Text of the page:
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M.A. Mandal, V. Vasireddy, P.F. Hitchcock, S.E. Moroi, J.R. Heckenlively, I.H. Maumenee, R. Ayyagari; Expression Analysis of Ctrp5 and Mfrp Bicistronic Genes Involved in Ocular Pathogenesis . Invest. Ophthalmol. Vis. Sci. 2005;46(13):2988.
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© ARVO (1962-2015); The Authors (2016-present)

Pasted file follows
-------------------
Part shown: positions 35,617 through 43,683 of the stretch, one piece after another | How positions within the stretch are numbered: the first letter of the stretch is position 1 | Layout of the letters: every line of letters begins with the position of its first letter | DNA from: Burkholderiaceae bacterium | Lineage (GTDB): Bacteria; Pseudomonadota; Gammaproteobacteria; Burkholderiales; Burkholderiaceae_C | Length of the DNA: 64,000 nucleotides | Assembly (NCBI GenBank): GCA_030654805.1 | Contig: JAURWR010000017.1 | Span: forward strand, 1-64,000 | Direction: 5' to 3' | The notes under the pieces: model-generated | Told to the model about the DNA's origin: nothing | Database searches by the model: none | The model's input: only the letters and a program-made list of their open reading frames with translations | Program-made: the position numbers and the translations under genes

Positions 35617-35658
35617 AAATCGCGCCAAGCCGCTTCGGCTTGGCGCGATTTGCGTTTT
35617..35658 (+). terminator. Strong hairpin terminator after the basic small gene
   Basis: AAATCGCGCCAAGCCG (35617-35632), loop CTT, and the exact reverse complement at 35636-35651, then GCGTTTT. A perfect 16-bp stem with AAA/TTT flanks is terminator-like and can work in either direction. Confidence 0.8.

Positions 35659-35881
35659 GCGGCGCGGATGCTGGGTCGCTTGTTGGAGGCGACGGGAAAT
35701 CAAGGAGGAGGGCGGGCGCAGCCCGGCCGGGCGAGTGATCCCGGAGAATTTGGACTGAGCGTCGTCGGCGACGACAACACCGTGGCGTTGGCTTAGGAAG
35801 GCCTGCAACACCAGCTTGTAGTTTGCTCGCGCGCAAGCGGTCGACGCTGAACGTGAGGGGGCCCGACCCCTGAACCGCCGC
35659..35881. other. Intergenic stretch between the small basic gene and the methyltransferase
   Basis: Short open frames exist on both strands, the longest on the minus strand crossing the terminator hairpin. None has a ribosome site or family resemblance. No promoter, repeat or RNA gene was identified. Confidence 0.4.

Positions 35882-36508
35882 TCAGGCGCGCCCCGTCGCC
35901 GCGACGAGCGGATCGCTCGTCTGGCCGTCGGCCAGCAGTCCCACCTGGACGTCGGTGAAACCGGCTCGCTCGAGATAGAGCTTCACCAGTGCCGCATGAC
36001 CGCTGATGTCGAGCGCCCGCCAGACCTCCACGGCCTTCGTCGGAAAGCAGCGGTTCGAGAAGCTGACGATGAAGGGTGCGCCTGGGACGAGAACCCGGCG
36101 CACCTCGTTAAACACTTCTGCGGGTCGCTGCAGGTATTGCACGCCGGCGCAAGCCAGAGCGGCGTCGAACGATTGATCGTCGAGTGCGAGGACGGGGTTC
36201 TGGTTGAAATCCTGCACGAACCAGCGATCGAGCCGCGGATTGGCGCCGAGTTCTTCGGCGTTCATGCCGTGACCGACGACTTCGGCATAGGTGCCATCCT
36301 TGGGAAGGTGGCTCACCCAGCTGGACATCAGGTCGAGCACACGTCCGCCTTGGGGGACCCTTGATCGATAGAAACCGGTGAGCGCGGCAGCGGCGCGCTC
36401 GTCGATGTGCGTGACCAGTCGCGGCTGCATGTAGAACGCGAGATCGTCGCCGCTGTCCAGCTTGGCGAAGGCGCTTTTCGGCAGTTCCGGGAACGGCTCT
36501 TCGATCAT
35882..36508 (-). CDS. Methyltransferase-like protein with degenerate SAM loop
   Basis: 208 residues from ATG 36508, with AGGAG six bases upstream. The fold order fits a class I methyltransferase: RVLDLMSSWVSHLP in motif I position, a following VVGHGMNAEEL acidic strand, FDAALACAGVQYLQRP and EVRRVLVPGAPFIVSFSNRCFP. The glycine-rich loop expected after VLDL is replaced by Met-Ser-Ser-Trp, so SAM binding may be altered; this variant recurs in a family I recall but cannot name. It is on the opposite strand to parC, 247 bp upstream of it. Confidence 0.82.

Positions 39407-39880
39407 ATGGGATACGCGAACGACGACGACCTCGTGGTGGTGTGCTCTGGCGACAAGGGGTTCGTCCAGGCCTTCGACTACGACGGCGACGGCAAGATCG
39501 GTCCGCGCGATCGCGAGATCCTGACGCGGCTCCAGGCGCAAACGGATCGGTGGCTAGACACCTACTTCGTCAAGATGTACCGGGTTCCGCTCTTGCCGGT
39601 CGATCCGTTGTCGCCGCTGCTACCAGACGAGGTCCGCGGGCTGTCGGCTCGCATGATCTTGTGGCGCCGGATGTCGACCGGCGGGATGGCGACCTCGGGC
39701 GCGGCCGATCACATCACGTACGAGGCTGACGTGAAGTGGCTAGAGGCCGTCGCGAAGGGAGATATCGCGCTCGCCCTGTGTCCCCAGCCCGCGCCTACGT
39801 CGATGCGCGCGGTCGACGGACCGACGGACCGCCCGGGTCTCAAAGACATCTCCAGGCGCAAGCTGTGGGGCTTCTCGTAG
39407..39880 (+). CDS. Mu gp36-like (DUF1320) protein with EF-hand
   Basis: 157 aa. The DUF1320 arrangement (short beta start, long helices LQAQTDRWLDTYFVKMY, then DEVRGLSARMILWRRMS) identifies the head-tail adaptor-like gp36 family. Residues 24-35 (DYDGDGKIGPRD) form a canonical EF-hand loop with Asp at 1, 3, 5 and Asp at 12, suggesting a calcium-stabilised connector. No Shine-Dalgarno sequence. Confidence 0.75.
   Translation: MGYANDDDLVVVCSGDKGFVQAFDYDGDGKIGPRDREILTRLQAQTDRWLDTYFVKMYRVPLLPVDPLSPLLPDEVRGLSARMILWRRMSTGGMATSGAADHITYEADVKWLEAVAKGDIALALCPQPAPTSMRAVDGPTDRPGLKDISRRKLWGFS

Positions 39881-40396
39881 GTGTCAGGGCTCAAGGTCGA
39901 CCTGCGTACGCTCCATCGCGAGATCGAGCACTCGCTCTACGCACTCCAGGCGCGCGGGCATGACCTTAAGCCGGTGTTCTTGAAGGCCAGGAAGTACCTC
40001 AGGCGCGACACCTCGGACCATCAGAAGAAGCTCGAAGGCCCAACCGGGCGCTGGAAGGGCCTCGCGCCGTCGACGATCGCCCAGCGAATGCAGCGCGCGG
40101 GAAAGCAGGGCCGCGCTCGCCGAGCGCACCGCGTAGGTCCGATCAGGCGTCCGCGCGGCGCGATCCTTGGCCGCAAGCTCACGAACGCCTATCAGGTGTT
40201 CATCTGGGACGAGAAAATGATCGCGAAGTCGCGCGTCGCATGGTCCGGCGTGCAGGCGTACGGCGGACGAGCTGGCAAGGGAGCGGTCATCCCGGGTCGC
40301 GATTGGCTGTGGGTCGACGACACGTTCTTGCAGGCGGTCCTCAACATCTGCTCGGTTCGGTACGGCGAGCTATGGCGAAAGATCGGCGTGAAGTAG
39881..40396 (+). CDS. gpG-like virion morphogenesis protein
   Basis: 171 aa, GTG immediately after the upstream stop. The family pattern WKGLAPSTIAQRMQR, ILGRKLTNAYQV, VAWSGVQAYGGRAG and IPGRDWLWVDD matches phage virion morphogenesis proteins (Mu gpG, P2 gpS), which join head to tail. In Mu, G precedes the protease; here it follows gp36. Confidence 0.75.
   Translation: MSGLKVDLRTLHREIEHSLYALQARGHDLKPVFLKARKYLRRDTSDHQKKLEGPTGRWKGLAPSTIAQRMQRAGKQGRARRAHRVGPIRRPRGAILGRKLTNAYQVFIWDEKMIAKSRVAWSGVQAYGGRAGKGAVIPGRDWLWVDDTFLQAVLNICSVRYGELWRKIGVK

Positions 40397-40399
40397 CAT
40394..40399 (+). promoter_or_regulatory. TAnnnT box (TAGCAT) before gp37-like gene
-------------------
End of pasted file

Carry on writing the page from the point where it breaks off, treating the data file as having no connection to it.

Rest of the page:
Purpose: To understand the molecular mechanism underlying retinal degeneration due to mutations in the CTRP5 and MFRP genes. The S163R mutation in the CTRP5 gene is associated with a complex ocular phenotype characterized by early onset long anterior lens zonules and late onset retinal degeneration (LORD) in humans. A mutation in MFRP, an independent protein expressed as a bicistronic partner with CTRP5, causes retinal degeneration in mouse (Rd6). Methods: Ctrp5 and Mfrp expression profiles were determined by qRT–PCR in different tissues of adult mice, including retina, lens, cornea, RPE–choroid–sclera, ciliary body–iris and optic nerve. We also studied the expression of these two genes in the developing eye. Cellular expression of the Ctrp5 and Mfrp transcripts was determined by in–situ hybridization. Localization of both these proteins was determined using immunohistochemistry. Results: Tissue distribution pattern of Ctrp5 and Mfrp transcripts is similar. The highest level of expression of these two genes was detected in the ciliary body and RPE. Expression of the Ctrp5 and Mfrp genes starts around E11 and is localized to the stroma of the developing iris and ciliary body. Postnatally, expression of both these genes is predominant in the RPE and cells of the ciliary epithelium (CE), whereas expression is negligible in the remaining tissues. The CTRP5 protein is localized to the plasma membrane of RPE and CE cells, whereas, the MFRP protein is localized to the extra cellular matrixes of RPE and CE. Conclusions: The expression pattern of the Ctrp5 and Mfrp genes is identical, consistent the bicistronic nature of these two genes. Expression of these genes during embryogenesis coincides with the development of ocular tissues, indicating that they may play a critical role in the normal eye development. In adult eyes, the highest level of expression was found in the tissues involved in the long anterior zonules and LORD in patients with mutation in the CTRP5 gene.
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